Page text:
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Vivienne Westwood Blasts Trump on Climate

Punk designer Vivienne Westwood strongly condemned Donald Trump’s decision to pull out of the Paris Agreement on Good Morning Britain. Westwood called the decision a “terrible disaster” and brushed off Theresa May’s response. The English designer is known for resistance to the status quo and recently turning her cause to climate change.

During the five-minute interview, Westwood showed a map she drew based on a geothermal NASA map that showed the predicted effect of climate change. Most of the map is in red, which means that it will be uninhabitable by the end of the century.

The hosts asked her if she sympathy for American coal miners who lost their jobs due to environmental regulations. Instead of answering, she explained why Trump pulling out is a disaster, arguing that by doing so, he has “stopped the clock” on climate change.

“You know, America, the most important country in the world with the most powerful propaganda machine ever and he is stopping the clock, so that any progress made in cutting pollution is now cut back – meanwhile, he is working for the fossil fuel industry.”

As the hosts tried to segue to their second guest, Westwood managed to insert that she does feel sorry for those people. “But there’s a way out,” she said. The way out? A green economy, she says.

The hosts then spent a few minutes speaking with Marc Morano, founder of He claimed that a green economy doesn’t need to ban forms of energy like fossil fuels or coal. He praised Trump and said that Britons and Europeans “should be admiring Donald Trump for his courage and his foresight.” He also referred to climate change as “superstition.”

However, Westwood was able to have the last word. She went on to call Morano “totally wrongheaded,” using similar terms for Theresa May’s lackluster response to Trump’s decision. “It’s madness to try to base our economy on this fossil fuel industry,” she said.

Westwood is no stranger to social activism and bucking the system. She and Malcolm McLaren were key players in the rise of punk culture in Britain in the seventies. The pair opened a boutique on London’s Kings Road in 1971 where they sold clothes they had produced together. McLaren went on to manage the Sex Pistols, who wore Westwood and McLaren’s clothing. Their designs registered as obscene by British law, and they responded by producing “even more hardcore images.” While Westwood became disenchanted when punk became mainstream, she continued to design and made her catwalk debut in 1981.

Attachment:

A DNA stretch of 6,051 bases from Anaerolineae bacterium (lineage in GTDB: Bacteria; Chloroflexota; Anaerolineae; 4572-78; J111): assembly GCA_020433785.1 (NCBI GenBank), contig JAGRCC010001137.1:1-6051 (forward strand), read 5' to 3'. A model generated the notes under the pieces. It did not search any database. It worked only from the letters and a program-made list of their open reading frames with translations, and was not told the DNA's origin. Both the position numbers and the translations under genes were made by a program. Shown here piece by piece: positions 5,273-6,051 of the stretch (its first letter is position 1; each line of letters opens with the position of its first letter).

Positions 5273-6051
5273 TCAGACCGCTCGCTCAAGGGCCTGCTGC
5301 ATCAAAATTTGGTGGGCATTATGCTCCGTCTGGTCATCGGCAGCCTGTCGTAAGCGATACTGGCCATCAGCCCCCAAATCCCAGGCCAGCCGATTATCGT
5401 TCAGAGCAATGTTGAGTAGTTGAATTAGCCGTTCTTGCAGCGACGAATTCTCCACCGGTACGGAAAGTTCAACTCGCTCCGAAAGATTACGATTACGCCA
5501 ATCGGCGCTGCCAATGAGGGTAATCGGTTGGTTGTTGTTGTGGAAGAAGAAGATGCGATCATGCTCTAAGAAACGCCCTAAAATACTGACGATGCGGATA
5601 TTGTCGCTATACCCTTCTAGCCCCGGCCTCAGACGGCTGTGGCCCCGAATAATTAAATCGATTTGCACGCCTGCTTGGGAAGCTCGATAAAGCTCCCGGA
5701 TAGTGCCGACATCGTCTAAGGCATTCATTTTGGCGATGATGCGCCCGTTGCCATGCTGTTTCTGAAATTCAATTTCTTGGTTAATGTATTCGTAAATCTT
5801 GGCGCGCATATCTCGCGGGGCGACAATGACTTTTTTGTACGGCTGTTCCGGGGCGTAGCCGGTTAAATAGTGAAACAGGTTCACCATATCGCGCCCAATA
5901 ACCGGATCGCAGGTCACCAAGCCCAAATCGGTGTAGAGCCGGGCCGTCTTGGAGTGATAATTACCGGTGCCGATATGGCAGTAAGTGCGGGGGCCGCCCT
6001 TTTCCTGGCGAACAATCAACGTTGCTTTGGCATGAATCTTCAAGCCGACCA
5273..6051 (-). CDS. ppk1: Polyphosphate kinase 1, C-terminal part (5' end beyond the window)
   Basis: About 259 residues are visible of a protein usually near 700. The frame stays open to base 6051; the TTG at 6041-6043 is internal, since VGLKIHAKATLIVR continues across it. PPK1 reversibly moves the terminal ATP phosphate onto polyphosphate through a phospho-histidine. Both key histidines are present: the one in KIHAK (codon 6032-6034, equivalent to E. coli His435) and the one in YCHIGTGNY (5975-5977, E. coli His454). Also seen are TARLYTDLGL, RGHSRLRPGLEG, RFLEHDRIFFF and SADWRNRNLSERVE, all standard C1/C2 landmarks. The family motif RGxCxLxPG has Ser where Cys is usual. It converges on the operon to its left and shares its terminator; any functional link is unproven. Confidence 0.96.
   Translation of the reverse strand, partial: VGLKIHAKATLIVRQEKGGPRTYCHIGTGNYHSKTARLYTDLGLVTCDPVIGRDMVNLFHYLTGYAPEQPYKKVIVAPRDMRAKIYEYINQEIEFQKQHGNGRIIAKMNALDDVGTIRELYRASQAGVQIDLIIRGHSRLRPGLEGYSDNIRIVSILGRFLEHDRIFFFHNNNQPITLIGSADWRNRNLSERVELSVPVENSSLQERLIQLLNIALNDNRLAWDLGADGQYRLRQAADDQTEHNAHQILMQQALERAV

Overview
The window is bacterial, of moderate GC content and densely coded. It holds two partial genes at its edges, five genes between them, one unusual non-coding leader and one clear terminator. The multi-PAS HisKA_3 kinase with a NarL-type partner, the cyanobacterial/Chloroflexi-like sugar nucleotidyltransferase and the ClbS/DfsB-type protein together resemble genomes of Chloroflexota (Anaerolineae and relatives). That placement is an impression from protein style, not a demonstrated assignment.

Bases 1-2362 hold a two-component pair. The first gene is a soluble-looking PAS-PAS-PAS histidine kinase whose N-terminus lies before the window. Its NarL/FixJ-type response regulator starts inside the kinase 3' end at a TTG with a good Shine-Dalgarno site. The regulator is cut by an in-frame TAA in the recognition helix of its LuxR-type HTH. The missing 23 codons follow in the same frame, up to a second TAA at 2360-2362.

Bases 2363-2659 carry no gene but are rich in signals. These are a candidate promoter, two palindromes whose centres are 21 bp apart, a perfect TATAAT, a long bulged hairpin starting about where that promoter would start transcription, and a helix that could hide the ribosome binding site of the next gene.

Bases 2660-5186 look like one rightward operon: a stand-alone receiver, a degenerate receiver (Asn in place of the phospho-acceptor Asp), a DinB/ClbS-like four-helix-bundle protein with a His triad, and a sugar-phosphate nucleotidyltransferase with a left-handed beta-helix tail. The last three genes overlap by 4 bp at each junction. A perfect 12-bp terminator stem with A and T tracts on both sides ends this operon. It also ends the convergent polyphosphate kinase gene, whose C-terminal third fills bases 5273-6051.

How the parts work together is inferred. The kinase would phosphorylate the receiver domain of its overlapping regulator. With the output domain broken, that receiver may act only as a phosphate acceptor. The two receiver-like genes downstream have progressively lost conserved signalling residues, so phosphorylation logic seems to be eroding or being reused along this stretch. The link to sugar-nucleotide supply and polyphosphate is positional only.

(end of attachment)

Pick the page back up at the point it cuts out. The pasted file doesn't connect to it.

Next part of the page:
In recent years, Westwood has turned to activism. She participated in the Campaign for Nuclear Disarmament in 2008 and dedicated a 2013 collection to Chelsea Manning. Most recently, however, her cause has been climate change. In 2014, she announced that she would not be focusing on expanding her business, but rather making it self-sustaining. “I am now more interested in quality rather than quantity,” she said at the time. Since then, she’s used her website Climate Revolution to showcase her attempts at reaching attainable goals in the fight against climate change.

Since Trump’s announcement, many fashion brands have stayed quiet on the matter. However, H&M, Gap, Nike, and Under Armour all released statements expressing their disappoint and reaffirming their commitment to battling climate change.

Back on May 9, Tiffany & Co. urged the president to stay in the Paris agreement, but have yet to comment after the president’s the decision.

The fashion industry is one of the largest polluters in the world. A single pair of jeans consumes 1,800 gallons of water, while a cotton t-shirt takes 400. The fashion industry must take climate change seriously and work towards more sustainable and ethical production.

Westwood understands this. Getting in one last comment on Good Morning Britain, she proposed a solution. “Switch to green energy, and we’re going to get half the country to do it within three years, starting with the fashion industry,” she said. While she didn’t have time to explain how she planned to do it, her final statement was a strong one:

“Britain must lead the way if America is going backwards.”

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